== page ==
Make Manning Move
I am not going to sit here and tell you that I have the answers for how to stop Peyton Manning from offensive success. What I will tell you is that when you play him, when he can sit in the pocket and read what you are doing, he can be almost impossible to stop. Where I have seen Manning have the most trouble is when he does have to hold the ball and move outside the pocket.
Teams that have been able to give Manning problems have gotten him to have to move off the spot and throw the ball on the move. Moving forward in the pocket is not the problem because last week against the Eagles, he went forward in the pocket and ripped a ball down the middle of the field for a huge gain to Eric Decker.
But when Manning has to move to his left or his right outside the pocket, he tends to struggle. His throws to the receivers are not as accurate or he will just throw the ball into the stands. Ideally, what Manning wants to do is take the snap and quickly get rid of the ball. There have been times on tape, where it looked like he just grabbed the ball without the laces and fired it to the receiver. If the Cowboys secondary can hold up on the outside, then allow their rush to get home or put Manning on the move, they will run a much better chance of getting some defensive stops.
Good vs. Good
I have always believed the NFL was all about matchups. This game against the Broncos is no different in my view. How are Monte Kiffin and Bill Callahan going to get their best players on the Broncos best players -- or those ones that might struggle? The Broncos have three outstanding receivers, and how the Cowboys play them down after down will be the difference between winning and losing.
If I was still working in the pro personnel department in advanced scouting, I would make a point to the coaches of considering matching up our corners with these Broncos receivers. I would take my chances with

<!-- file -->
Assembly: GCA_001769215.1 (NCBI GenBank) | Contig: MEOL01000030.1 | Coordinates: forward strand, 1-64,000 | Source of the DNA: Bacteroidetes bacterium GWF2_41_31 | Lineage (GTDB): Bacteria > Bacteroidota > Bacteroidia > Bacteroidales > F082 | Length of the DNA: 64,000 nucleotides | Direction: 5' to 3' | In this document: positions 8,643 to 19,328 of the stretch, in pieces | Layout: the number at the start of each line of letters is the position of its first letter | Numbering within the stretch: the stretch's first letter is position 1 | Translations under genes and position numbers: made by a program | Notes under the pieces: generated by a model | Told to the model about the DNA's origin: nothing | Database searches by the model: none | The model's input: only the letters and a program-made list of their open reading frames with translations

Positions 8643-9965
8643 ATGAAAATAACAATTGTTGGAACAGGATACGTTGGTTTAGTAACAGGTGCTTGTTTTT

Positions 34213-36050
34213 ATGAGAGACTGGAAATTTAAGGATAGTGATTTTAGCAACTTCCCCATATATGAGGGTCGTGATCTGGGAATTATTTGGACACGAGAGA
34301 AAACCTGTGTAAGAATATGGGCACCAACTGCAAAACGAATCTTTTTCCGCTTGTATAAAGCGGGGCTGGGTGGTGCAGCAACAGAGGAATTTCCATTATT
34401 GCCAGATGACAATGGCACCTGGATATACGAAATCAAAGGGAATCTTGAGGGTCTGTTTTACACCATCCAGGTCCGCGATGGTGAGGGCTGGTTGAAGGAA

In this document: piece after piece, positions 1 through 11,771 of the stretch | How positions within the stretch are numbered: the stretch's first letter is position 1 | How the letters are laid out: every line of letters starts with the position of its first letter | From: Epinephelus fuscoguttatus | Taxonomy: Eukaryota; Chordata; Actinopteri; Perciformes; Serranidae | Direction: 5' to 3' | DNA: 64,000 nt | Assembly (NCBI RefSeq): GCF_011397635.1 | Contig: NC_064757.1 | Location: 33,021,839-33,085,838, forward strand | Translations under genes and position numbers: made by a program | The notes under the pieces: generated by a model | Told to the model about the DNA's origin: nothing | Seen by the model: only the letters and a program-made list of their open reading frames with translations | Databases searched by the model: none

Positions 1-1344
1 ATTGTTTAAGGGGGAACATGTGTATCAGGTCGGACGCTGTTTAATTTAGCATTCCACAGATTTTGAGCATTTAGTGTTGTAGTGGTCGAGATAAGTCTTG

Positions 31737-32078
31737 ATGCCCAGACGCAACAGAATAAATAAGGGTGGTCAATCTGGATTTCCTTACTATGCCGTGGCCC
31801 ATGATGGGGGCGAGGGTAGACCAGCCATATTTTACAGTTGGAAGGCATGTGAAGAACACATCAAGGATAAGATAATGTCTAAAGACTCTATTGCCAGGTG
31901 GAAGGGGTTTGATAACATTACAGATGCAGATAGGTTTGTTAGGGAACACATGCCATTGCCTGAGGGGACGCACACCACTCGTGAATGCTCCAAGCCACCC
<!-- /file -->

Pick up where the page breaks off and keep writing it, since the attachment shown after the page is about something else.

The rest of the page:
Kiffin is more likely to try and play these guys straight up and operate that way, but knowing what a smart coach he is, I would certainly try to convince him to consider my route.
Being an alumnus of LSU, I am more than familiar with the skill of kick and punt returner Trindon Holliday. Where Holliday is so dangerous is the explosive quickness he plays with.
Against the Giants this year, I saw him field a punt bouncing on the ground, flat footed, pick up the ball and hit the crease for a touchdown. Holliday gives you no chance to catch your breath, he only takes it away. It doesn’t matter where he is on the field -- there is a chance for a huge return.
Against the Eagles last week, he took a ball five yards deep in the end zone, made one man miss, and then was off to the races for another touchdown. With Holliday, it doesn’t take much to make things happen -- he is that fast.
There will be a great deal of pressure on the Cowboys coverage unit to get off blocks, stay in their lanes and get tacklers around the ball quickly -- because if not, Holliday will be standing in their end zone in a very short time.
It’s hard to blame Williams for what happened in San Diego in the dying minutes of that game, because the kid was trying to make a play. He was physically trying to get the ball into the end zone, and he got blasted. Those things happen in this league, and hopefully he learned that next time he can cover up and live to fight another day.
What I would like to see from Williams in this game would be more of those explosive plays that we saw from him while at Baylor. There was no better receiver in the country when it came to taking a ball on the move and turning it into a huge gain.
In what I have seen from the Broncos, Williams and his teammates are going to see man coverage, and they are going to need to take advantage of that. Williams does have the vertical speed to get down the field against man to gain separation, but when he does this,
Williams is also capable of making those clutch catches along the sideline, dragging his toes. This kid has great sideline awareness and against this type of coverage, I expect to see a few more of those.